How To Be A Community Leader


Our Communications Co-ordinator JAKE LLOYD has been compiling wisdom from around our network and beyond, to try and find out what it takes to be a good community leader. Here's what he's discovered.

Are you a leader? Until I joined Arukah Network, I’d never asked myself this question. But increasingly, I think we could all benefit from asking it of ourselves. After all, we’re probably all leaders in one way or another – whether at home, in the community or at work. And when we start to consider who, why, and how we lead, I think we can start to become more sensitive to the ways in which we impact the lives of those around us on a daily basis.

Both inside and outside of our network, I’ve asked a lot of leaders in a lot of communities about how they lead. From the Mediterranean coastline of Gaza to the Himalayan foothills of India, and from rural Zambia to urban Sierra Leone. These places are very different, but the people I’ve interviewed have a lot in common, and their answers have taught me a lot about what makes a good leader. I thought it was about time I gathered together this wisdom and put it in one place. And so here it is – four qualities that seem to be crucial to being a good community leader.

1. Make Sure You Believe In What You Do

The Gaza Strip is a difficult place to live: it’s one of the most densely populated places on earth, its people are isolated by a strictly-controlled blockade, and it’s seen three military conflicts in the last ten years. This situation has created complex and severe mental health problems among its population. And these are problems that friend of Arukah Network, Dr. Yasser Abu Jamei, spends his life seeking to address, as a Clinical Psychiatrist and Director at the Gaza Community Mental Health Programme. In our recent podcast interview, he told me how community leadership in this situation brings with it all sorts of challenges and stresses, and that from this he has learnt that to be a good leader you have to believe that the work you are doing is right and just. This belief brings with it the strength to persevere in difficult circumstances, and the will to succeed despite these challenges.

2. Build A Support Team Around You

Kenya’s Kericho County has a high number of street children, and high rates of teenage pregnancy too. Both of these things are a point of focus for members of the Kericho Cluster, many of whom support and mentor young people. Robins is one of them: he’s the Cluster Mobiliser as well as a Youth Leader. In a podcast interview earlier this year, when I asked him what he finds hard about being a community leader, he likened it to being a doormat: sometimes people deposit their difficulties and problems on him, and he absorbs them. This sounded painful, and so I asked him how he stays strong in this role. There was no hesitation in his answer: one of his key sources of strength is the supportive team with which he surrounds himself in the Cluster. These people have his best interests at heart, and the best interests of the Cluster at heart too. When things are tough, he knows he can turn to them for love and support.

3. Listen To Those You Lead

Rural Zambia, like most places in the world, is a place where men tend to dominate positions of leadership. And yet Mutinta – a young, female health worker – is a respected leader within the ‘Chabbs’ Cluster (in Gwembe District) where she leads their youth work. I asked one Cluster Member about her, and he told me that “when she speaks, no one can stop her. Not because she’s forceful, but because everyone agrees with her." In other words, Mutinta speaks with authority. When I asked her about being a leader, it became clear that this authority comes in large part because she has invested so much time with local youth, listening to them. From this she understands the challenges they face and the opportunities they want to see, and from this comes her authority, both in the eyes of the Cluster, and the young people whom she represents.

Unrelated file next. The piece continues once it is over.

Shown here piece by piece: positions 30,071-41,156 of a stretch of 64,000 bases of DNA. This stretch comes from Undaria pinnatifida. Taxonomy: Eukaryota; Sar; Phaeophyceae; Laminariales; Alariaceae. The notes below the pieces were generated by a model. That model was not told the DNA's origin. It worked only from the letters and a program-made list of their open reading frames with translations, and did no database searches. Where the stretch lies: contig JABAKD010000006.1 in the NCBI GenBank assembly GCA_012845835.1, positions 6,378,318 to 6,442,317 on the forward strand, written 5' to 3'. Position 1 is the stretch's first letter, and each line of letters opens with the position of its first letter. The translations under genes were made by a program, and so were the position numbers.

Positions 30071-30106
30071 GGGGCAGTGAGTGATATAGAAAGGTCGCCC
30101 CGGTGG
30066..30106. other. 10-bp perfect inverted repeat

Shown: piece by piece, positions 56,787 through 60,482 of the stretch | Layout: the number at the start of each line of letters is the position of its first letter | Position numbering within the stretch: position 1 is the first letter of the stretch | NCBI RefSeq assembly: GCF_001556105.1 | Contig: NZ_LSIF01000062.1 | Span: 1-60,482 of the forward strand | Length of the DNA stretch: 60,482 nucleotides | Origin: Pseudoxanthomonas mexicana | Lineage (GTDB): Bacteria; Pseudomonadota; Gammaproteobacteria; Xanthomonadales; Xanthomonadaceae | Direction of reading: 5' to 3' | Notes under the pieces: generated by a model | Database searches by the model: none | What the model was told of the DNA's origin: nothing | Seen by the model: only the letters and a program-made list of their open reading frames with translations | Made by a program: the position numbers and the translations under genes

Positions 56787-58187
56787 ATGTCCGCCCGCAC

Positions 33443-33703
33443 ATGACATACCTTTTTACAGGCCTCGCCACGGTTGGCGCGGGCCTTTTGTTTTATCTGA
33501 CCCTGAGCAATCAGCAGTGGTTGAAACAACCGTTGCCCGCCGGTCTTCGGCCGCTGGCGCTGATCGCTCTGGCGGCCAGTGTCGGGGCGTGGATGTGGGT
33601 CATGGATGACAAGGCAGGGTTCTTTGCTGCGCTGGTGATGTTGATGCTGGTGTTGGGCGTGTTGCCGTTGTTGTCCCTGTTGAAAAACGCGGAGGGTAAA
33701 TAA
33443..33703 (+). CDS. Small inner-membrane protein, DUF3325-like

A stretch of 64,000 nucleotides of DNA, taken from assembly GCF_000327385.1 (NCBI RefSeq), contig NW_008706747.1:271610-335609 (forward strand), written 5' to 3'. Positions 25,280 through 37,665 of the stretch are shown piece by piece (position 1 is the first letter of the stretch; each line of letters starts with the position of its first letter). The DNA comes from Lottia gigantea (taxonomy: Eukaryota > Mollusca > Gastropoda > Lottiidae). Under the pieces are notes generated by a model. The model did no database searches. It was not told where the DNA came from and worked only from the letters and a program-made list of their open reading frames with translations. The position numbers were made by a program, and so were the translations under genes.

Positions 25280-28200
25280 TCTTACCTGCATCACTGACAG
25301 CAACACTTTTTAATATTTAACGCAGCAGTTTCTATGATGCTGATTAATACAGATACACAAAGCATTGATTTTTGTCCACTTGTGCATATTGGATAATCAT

4. Adopt A Servant Mindset / Be Humble

  1. Both Adbein (our National Facilitator in Sierra Leone) and Raj (our Cluster Mobiliser in Uttarakhand) have told me something similar on the subject of leadership. Firsty, Adbein believes that being a leader and a servant should be seen as the same thing. He’s seen the consequences of political leaders and development agencies in his county who don’t always act fully in service of the people of Sierra Leone, and the harm that that can have. He thinks that a shift in mindset towards servant leadership could fundamentally change the country for the better. And secondly, Raj from the Uttarakhand Cluster told me about the key to the Cluster’s continued success: “it is leadership: our leaders here are humble, they relate to all people, they make people comfortable, and this holds the Cluster together. It makes all Cluster members feel they are part of what we do: that they are not just an invitee, but they feel they have a role, they feel that they are given importance… It keeps us moving.”

I have found all of this wisdom useful, but what about you? Is there anything missing here? Let me know, and we can accumulate even more wisdom on the subject!

You can get in touch by emailing jake@arukahnetwork.org or writing on our Facebook page – we would love to hear from you.


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